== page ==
“Mrs S.’s hearing begins. As the interpreter—a man in his sixties—translates what the judge is saying to her, Mrs S. (who is Nigerian) says that she does not understand his English well. The interpreter, visibly offended, retorts that he speaks perfectly normal English, and that people usually understand him. He ends up saying that he will do what he can, that he will speak slowly. (…) As the woman begins her story, the interpreter becomes irritated because he has difficulty understanding her. The judge suggests that she speaks into the microphone herself, as he can understand English. Mrs S. speaks very softly, Madame spoke too softly, the interpreter becomes annoyed and very intimidating towards Mrs S., to the point of saying out loud, into the microphone, “I don’t understand anything! You’re mixing everything up! It’s not clear at all” (in English). The judge then retorts that the man is going beyond his role as an interpreter and asks him to stick to his role. It doesn’t get any better, the interpreter is very aggressive towards her, to the point that, sitting right behind and outraged by the interpreter’s behaviour, I let out a “stop intimidating her!”
(Elsa Tyszler’s fieldnotes, Paris Administrative Court, 17 February 2020)
This example shows that interpreting at hearings can be yet another obstacle and even a form of violence—in this case—for women victims of sexual and gender-based violence. After an OFPRA interview where the quality of the interpreting had already completely skewed Ms. S. story, she found herself at the court with an interpreter who “doesn’t like” having this kind of cases (as he later confided to the researcher), not at all comfortable translating the words of a victim of sexual violence. The asylum application of this woman, who was forced to make public the sexual violence she had experienced for a long time, was therefore completely distorted by the words of an interpreter, for the second time. Her appeal was rejected and she was forced by the border police to board a plane from Paris CDG to return to the place she had fled.
When we met Patricia in the zone d’attente of Orly airport, she was six months pregnant. She explained that she fled the DRC in 2019 because of sexual violence and other political reasons related to her family. She travelled to Europe through Turkey and spent two months in “terrible conditions” in the Samos camp in Greece. After escaping from this camp, she was forced to live on the streets of Athens for six months and was, again, sexually abused. She then sought to flee Greece and asked for help to go to France. This is how she arrived at Orly airport in 2020 and asked for asylum. When we spoke with her, she had just had her interview with the border asylum mission. She talked about the poor conditions in which this interview was carried out. She had to tell her story via video conference, sitting in front of a computer in a tiny room in the zone d’attente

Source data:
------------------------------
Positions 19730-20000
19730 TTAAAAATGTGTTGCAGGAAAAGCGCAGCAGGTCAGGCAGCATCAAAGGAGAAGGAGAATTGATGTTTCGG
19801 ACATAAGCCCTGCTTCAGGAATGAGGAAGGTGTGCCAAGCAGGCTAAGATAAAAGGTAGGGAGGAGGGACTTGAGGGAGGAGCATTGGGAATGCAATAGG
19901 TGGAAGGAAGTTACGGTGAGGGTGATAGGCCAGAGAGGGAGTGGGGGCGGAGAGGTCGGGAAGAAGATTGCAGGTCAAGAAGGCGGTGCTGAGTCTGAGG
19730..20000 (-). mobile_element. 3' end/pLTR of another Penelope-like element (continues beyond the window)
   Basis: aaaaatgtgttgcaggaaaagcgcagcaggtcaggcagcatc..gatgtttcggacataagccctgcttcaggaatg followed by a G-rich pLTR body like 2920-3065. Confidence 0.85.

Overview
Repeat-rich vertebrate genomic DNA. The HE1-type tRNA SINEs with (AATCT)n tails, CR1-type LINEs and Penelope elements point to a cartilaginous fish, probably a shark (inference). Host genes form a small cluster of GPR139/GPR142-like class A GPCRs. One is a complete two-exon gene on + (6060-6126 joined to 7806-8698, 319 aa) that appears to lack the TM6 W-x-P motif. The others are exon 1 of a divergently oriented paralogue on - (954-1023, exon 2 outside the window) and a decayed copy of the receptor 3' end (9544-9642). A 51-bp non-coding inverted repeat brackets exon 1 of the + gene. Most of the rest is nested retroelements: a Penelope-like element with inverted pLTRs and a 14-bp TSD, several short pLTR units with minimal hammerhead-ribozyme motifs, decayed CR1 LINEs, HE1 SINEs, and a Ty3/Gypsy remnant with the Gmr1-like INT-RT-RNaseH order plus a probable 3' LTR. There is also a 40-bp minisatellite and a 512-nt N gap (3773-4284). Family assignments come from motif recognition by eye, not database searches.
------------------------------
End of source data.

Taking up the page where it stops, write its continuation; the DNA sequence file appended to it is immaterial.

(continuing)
guarded by police officers. The video connection frequently cut out, making it hard to hear the questions put to her, and hard to tell her story in a fluid manner. Her first request was rejected as “manifestly unfounded”. She therefore lodged an appeal and ended up in the Paris Administrative Court, a hearing that we could observe:
“During the very short hearing of Ms D., her experiences as a victim of sexual violence from a very young age, in a family setting, then in a religious setting, then in the course of her exile, are made public, stated at the microphone, in a context in which Ms D. is surrounded by unknown people and mainly men: civilians and police officers. Then, these experiences of sexual violence are publicly questioned with a very explicit challenge to their potential veracity by the administration’s (male) lawyer, who thus accuses Ms D. of being a possible liar. The victim of sexual violence becomes the accused: she is accused of not giving enough details about her multiple aggressors and of never having tried to file a complaint (whether she was a minor or an adult) in DRC, and therefore of possibly lying and not having really experienced the violence.”